Stuart Campbell Ray, MD: “It looks like the number of infections is increasing, but the proportional increase in hospitalizations due to severe cases is smaller than in the past. That suggests that people are protected by the immunity we have acquired over the past few years through vaccinations and previous infections. Of course, we should think about how that applies to each of us – how long it has been since we have had a vaccination or COVID-19, and whether we may experience more severe infections as immunity wanes,” said Ray, a professor of medicine in the division of infectious diseases at Johns Hopkins University School of Medicine in Baltimore.

Question 2: Will masks or a mask requirement be introduced again in autumn or winter?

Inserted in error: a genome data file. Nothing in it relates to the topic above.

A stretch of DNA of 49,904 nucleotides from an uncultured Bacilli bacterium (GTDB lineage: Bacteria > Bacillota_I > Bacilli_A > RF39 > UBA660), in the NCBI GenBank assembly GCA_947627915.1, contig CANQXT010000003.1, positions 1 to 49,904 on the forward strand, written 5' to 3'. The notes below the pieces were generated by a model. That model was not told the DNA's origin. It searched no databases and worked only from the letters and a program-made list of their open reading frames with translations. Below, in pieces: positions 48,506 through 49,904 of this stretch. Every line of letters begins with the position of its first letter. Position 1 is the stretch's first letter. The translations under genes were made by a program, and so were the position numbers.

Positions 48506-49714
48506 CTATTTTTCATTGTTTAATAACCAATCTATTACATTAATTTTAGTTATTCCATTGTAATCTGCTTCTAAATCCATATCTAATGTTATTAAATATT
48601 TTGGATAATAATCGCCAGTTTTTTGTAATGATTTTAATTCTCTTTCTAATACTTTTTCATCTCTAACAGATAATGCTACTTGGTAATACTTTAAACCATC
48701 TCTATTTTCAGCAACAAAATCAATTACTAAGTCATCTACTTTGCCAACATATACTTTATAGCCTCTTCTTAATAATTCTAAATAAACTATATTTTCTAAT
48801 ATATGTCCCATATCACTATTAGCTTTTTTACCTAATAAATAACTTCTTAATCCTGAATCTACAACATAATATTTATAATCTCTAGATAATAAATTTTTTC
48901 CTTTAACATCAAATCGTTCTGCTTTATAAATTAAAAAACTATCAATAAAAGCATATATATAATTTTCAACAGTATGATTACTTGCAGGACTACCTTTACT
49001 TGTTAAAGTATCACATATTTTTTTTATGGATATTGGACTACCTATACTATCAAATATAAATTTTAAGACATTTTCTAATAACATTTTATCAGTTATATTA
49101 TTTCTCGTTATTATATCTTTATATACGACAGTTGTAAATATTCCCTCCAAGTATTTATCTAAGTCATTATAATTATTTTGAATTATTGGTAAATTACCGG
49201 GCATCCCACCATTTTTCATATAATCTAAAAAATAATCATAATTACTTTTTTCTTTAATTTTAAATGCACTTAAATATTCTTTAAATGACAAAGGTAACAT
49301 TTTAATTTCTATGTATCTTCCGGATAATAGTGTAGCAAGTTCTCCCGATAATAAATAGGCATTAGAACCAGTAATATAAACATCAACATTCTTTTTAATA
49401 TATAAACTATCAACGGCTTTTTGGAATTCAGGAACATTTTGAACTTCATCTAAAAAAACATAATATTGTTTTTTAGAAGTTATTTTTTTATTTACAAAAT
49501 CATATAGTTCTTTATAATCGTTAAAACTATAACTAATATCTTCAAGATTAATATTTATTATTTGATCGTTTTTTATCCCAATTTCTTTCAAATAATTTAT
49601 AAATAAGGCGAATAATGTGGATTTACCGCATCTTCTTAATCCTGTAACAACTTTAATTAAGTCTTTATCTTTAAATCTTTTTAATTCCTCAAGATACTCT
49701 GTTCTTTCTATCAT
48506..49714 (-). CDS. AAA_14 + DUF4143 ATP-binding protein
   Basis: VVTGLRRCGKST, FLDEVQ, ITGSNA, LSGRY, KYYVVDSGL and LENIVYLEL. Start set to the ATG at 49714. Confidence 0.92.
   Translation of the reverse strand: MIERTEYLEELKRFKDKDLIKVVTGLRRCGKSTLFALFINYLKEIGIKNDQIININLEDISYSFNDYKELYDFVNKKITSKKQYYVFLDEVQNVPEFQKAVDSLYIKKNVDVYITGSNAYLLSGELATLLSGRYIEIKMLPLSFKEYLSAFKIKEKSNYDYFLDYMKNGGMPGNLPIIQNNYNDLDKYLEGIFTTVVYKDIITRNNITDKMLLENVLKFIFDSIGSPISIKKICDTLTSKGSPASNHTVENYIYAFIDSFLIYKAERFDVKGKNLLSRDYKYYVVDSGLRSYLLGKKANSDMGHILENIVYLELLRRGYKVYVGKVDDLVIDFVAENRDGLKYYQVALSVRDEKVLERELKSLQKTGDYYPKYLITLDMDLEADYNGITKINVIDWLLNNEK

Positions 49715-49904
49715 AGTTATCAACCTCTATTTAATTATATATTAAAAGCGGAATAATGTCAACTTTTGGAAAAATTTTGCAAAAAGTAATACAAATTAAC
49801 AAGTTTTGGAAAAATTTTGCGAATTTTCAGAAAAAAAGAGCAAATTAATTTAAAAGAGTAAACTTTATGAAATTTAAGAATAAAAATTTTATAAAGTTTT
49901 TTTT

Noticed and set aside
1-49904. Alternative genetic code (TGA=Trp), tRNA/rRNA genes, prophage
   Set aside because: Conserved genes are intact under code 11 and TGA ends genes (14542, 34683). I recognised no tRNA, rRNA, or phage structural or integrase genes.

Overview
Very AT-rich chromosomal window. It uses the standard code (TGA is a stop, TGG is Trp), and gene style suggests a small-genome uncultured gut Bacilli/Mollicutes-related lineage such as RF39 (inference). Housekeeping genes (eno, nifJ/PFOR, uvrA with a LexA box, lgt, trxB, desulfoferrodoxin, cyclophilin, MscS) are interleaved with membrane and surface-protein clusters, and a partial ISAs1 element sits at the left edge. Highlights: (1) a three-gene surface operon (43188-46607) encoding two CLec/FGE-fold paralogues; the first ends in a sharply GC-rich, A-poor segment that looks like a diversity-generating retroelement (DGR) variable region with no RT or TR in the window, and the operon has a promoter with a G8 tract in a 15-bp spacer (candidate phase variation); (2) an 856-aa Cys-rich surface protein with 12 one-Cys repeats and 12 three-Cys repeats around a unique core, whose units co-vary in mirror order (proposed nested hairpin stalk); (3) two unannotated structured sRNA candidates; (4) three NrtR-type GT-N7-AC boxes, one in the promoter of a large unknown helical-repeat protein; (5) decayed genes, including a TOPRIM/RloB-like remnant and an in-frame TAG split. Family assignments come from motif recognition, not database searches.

Topol: “The mask requirement does not work very well, but we could use it again on a large scale if a descendant of [variant] BA.2.86 takes off.”

Good: “It's hard to predict if mask mandates will be reinstated at some point. Since the omicron strains emerged, COVID has been relatively mild compared to previous strains, so there probably won't be any plans to require masks in public unless a more deadly strain emerges.”

Atmar: “I do not believe that we will see a mask requirement again in the fall or winter for a number of reasons. The main reason is that I do not believe that the population will accept a mask requirement. However, I think that wearing masks can continue to be an additional measure to improve infection protection alongside a booster vaccination.”

Beam: “Some people will choose to wear masks during a surge, especially in situations such as commuting where they will not interfere with their work. They will wear masks especially when they want to avoid infection, because they are concerned about other people, because it will disrupt their work or travel plans, or because they are worried about the long-term consequences of reinfection with COVID-19.”